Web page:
UCF has earned $2.2 million in grants to help first-generation and at-risk students succeed in college.

"We are thrilled that UCF was selected to receive two grant awards which will support programming and services for low-income and first-generation students," DeLaine Priest, an associate vice president of Student Development and Enrollment Services, said in a press release. "We know this comprehensive approach enhances student success and persistence to graduation."

The U.S. Department of Education will deliver the money during the next five years and it will support PRIME STEM/Student Support Services, a program which has served 242 undergraduates for the past five years. Half of the grant will help first-generation, financially disadvantaged and/or disabled students who are pursuing science, technology, engineering and math careers. The other half of the grant will help the same group of students who are pursuing other majors.

In the release, the program's director Rebekah McCloud said PRIME STEM provides a variety of services to students including: proactive academic coaching, advising, personal counseling, peer mentoring, peer tutoring, supplemental instruction and learning community opportunities.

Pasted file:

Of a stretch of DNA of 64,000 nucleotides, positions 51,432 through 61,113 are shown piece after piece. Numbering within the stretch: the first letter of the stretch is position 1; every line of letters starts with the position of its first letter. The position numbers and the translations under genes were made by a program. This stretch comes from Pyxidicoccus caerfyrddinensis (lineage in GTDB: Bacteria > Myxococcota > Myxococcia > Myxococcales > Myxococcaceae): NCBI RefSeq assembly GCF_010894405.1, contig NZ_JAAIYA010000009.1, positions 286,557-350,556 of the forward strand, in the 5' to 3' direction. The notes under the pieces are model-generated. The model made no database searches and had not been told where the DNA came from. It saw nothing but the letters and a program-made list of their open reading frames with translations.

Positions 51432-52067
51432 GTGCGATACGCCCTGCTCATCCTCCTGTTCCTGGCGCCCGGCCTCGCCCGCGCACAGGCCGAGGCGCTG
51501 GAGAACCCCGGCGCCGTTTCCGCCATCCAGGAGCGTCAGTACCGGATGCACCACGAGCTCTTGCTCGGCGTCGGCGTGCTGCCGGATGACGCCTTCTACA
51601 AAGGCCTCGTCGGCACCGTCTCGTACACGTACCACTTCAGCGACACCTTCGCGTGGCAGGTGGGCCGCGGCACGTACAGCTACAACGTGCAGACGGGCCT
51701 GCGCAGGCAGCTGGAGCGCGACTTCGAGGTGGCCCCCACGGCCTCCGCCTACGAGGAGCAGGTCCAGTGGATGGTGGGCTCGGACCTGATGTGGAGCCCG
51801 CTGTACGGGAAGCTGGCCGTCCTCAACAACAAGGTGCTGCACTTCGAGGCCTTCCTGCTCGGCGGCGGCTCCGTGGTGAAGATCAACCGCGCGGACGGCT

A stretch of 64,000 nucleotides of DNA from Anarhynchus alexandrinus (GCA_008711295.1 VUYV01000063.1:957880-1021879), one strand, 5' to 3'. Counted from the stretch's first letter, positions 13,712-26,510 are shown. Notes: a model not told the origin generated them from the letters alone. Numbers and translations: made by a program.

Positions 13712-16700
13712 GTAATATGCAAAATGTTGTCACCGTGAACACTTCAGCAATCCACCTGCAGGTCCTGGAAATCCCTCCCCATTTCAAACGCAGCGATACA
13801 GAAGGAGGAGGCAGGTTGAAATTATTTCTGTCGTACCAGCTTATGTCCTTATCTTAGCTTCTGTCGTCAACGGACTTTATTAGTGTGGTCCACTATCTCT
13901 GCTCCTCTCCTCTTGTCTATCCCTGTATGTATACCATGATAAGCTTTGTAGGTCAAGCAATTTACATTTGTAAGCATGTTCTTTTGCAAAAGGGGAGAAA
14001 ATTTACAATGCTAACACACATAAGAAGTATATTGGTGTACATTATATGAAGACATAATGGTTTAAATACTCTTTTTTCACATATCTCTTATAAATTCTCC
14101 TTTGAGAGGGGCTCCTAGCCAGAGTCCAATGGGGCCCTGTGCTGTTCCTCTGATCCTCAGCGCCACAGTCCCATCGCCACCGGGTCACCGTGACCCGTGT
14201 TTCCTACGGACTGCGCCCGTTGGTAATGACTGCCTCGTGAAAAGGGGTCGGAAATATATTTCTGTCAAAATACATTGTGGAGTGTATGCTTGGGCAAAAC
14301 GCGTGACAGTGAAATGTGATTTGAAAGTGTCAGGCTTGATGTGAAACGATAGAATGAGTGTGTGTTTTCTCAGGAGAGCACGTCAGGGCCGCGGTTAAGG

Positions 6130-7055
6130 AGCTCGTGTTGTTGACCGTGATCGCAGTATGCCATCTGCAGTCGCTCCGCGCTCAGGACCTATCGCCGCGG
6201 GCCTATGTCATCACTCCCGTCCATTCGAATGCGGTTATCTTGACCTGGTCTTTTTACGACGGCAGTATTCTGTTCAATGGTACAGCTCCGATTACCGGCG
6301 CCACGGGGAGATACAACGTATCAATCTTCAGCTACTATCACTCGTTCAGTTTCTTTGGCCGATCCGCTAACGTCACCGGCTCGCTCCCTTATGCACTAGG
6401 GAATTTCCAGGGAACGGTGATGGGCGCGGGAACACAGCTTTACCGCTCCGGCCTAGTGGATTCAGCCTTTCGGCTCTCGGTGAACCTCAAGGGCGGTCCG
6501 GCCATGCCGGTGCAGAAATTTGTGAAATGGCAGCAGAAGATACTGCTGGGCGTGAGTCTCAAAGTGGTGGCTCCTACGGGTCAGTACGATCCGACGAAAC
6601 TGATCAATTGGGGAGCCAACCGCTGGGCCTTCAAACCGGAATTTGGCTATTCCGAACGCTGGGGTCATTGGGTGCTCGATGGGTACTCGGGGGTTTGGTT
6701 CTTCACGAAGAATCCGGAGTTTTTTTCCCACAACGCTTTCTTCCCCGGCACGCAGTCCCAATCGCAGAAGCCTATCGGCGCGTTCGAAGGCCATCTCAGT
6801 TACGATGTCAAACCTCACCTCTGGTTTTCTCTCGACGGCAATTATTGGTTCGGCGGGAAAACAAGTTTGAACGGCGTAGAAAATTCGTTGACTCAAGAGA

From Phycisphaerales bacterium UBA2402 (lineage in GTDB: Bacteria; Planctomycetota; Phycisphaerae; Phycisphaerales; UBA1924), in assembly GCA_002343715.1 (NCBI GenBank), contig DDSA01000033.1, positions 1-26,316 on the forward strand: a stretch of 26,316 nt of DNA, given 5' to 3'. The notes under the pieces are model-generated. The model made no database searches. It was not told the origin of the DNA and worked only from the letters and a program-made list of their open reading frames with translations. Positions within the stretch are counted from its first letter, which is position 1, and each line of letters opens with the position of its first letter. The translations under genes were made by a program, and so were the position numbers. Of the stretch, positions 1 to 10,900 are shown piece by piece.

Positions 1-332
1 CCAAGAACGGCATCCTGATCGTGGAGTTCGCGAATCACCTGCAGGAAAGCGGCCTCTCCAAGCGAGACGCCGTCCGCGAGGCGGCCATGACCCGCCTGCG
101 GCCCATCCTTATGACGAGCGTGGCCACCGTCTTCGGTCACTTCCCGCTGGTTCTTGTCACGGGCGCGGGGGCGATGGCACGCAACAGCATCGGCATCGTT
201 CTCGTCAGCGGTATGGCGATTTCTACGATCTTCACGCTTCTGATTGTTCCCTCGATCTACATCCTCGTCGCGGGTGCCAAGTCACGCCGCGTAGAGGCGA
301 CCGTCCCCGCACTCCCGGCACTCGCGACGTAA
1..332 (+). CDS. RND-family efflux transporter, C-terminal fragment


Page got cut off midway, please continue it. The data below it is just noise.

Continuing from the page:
The program also provides financial, life-management and academic-success workshops, cultural and professional events that help students network, and assistance in applying for admissions to graduate or professional school, including help in obtaining federal student aid.

"We are ecstatic that not only will we be able to extend our program for another five years, but that we will now be able to provide support to an additional 140 students," McCloud said. "This is an awesome opportunity for our students."


Bridgette Norris is a Digital Producer for the Central Florida Future. Follow her on Twitter at @blogginbridge or email her at

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